Sometimes he feels like he’s the only person who feels this way.  His brain tells him otherwise; but then again, he looks around and everyone else seems to have it together, everyone else seems to have it relatively figured out.  Maybe he’s the only one.  Maybe it’s just him who has deep questions and reservations about so many things with God and Christianity and the church. 

And because he feels that way, and is still active in church, he kind of feels like a poser, like a fake.  Like he is pretending to be someone he’s not, putting on a show; and he’s ashamed by that.  He knows a couple of people he could talk to, and the pastor is someone he trusts.  But every time he gets up the nerve, life happens.  Another soccer game.  Another firm client.  Heck, even church obligations can get in the way, imagine that! 

So Devin just lives with it. He lives his life the best he knows how; he does what he does because it seems to be the right and good thing.  But in those rare quiet moments when he actually has time to think, the question is always there waiting for him:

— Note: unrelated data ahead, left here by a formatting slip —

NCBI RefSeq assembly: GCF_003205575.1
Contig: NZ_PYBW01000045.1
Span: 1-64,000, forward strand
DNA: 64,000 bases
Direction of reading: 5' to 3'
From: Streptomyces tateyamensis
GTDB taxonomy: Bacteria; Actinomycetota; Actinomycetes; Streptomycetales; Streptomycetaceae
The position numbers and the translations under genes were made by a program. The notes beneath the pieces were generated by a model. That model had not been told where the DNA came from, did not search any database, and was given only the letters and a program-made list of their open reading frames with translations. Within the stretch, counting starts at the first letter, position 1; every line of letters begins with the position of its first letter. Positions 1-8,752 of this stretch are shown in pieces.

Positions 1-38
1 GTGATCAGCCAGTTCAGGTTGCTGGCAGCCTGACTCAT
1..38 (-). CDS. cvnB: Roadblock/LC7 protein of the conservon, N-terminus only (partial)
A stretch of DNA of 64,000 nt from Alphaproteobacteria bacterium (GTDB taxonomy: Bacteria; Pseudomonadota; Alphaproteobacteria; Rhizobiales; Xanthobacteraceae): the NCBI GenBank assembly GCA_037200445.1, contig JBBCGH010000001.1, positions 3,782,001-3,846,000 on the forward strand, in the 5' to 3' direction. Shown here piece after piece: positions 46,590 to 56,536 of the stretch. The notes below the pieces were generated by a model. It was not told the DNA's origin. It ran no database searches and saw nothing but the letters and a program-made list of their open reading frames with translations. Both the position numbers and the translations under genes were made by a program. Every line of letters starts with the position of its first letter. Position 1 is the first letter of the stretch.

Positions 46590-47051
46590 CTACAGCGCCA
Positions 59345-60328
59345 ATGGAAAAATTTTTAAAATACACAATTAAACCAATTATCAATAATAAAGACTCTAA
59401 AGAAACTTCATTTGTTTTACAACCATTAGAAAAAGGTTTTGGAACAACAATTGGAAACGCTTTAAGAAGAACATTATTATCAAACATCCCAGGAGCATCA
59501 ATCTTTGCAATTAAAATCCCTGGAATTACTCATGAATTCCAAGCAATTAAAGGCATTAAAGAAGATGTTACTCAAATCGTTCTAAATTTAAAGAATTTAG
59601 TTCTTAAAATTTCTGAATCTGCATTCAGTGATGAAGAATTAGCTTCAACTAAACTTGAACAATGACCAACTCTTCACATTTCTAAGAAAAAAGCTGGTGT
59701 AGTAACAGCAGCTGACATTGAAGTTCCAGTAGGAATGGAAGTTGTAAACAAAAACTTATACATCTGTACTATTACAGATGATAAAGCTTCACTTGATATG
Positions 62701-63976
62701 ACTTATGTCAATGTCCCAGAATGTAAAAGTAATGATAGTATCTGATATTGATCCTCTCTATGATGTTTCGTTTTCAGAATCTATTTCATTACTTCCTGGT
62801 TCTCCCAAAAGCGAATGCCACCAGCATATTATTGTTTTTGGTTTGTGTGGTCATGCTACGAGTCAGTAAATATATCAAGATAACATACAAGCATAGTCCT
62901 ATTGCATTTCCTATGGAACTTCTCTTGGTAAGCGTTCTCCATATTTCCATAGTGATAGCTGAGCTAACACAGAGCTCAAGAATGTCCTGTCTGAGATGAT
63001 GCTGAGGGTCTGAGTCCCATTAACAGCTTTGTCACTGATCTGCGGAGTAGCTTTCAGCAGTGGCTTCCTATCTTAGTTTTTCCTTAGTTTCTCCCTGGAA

How can I be a good Christian when I’m still an unbeliever?

I mean, maybe Devin’s story has nothing to do with the story of the person who wrote this question on an index card two years ago.  Maybe they’re not even remotely in the same ballpark.  Or maybe they are.  Maybe it’s in yours.

Do you find, sisters and brother, that Devin’s story is in some way similar to your own?

If you do, then the first thing I want you to hear right off the bat is this: you are not a poser.  You are not putting on a show.  You are a complicated person living a complicated faith in a complicated world.  That’s a lot of complicated!  If you are not sure what you believe, or if what you believe changes, or waxes and wanes from time to time, it is okay.